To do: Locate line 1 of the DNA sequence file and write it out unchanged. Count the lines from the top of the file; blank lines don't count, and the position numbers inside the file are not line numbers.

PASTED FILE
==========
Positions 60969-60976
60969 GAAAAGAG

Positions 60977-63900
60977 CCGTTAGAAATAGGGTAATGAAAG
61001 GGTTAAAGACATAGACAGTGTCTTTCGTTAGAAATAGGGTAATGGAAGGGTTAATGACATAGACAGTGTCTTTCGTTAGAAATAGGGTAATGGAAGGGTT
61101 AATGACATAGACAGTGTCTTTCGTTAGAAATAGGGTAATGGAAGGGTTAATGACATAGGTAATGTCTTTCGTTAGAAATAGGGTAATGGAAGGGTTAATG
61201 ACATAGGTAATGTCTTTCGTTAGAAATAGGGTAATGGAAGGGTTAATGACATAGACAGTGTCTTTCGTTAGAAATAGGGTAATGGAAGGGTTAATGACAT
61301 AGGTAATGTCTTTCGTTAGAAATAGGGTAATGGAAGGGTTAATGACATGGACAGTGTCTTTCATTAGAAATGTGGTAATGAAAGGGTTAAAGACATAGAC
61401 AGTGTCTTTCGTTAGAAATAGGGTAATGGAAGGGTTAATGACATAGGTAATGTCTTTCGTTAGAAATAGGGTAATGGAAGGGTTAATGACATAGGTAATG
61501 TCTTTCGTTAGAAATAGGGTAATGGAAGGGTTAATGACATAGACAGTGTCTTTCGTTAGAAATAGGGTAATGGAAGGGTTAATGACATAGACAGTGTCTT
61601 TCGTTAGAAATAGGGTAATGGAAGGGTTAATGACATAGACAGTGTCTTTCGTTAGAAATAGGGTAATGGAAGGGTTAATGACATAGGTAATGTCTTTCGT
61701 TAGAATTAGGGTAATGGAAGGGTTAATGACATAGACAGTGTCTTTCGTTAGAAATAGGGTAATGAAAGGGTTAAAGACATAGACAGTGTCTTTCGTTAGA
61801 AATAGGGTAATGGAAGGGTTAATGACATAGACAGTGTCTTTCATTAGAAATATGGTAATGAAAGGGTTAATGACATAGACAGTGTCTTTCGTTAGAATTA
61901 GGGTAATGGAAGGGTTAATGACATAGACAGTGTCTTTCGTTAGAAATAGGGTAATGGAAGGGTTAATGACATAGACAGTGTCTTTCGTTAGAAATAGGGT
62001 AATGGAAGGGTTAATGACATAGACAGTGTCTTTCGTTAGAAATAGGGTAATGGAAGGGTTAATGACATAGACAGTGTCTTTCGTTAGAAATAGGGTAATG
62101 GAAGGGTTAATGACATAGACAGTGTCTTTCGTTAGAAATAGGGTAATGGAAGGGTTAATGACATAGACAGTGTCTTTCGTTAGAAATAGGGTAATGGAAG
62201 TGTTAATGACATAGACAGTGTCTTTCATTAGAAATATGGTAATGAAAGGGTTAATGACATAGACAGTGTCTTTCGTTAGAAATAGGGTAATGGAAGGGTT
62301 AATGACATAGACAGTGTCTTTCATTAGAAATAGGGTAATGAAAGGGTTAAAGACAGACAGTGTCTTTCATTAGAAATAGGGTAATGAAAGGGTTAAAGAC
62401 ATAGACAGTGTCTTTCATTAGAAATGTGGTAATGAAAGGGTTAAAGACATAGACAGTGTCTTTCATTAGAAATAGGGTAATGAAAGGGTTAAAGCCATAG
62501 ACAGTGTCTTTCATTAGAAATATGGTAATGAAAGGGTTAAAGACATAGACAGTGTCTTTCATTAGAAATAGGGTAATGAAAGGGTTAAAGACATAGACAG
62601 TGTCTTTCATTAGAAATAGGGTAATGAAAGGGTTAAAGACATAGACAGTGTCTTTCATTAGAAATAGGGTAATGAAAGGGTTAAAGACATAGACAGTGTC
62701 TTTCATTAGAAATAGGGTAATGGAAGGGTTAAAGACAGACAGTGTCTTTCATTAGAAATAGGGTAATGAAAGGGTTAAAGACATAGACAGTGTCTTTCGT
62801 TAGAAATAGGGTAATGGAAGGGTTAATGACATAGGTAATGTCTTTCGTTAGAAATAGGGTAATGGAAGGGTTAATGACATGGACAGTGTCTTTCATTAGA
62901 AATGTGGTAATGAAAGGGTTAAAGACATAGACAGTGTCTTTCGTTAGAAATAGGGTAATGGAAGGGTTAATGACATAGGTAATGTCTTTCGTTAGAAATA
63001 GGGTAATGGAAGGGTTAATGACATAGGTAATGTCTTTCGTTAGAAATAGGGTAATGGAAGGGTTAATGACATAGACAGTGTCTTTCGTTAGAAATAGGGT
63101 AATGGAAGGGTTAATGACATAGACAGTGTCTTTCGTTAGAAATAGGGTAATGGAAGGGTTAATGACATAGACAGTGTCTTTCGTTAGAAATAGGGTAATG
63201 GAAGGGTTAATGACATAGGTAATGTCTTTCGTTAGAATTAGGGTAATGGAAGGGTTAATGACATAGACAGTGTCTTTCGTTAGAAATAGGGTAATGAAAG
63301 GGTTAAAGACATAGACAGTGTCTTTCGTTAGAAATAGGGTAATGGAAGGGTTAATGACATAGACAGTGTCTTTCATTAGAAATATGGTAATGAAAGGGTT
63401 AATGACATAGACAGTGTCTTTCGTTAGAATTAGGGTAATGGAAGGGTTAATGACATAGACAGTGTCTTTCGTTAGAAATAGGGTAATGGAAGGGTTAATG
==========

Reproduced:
Positions 60969-60976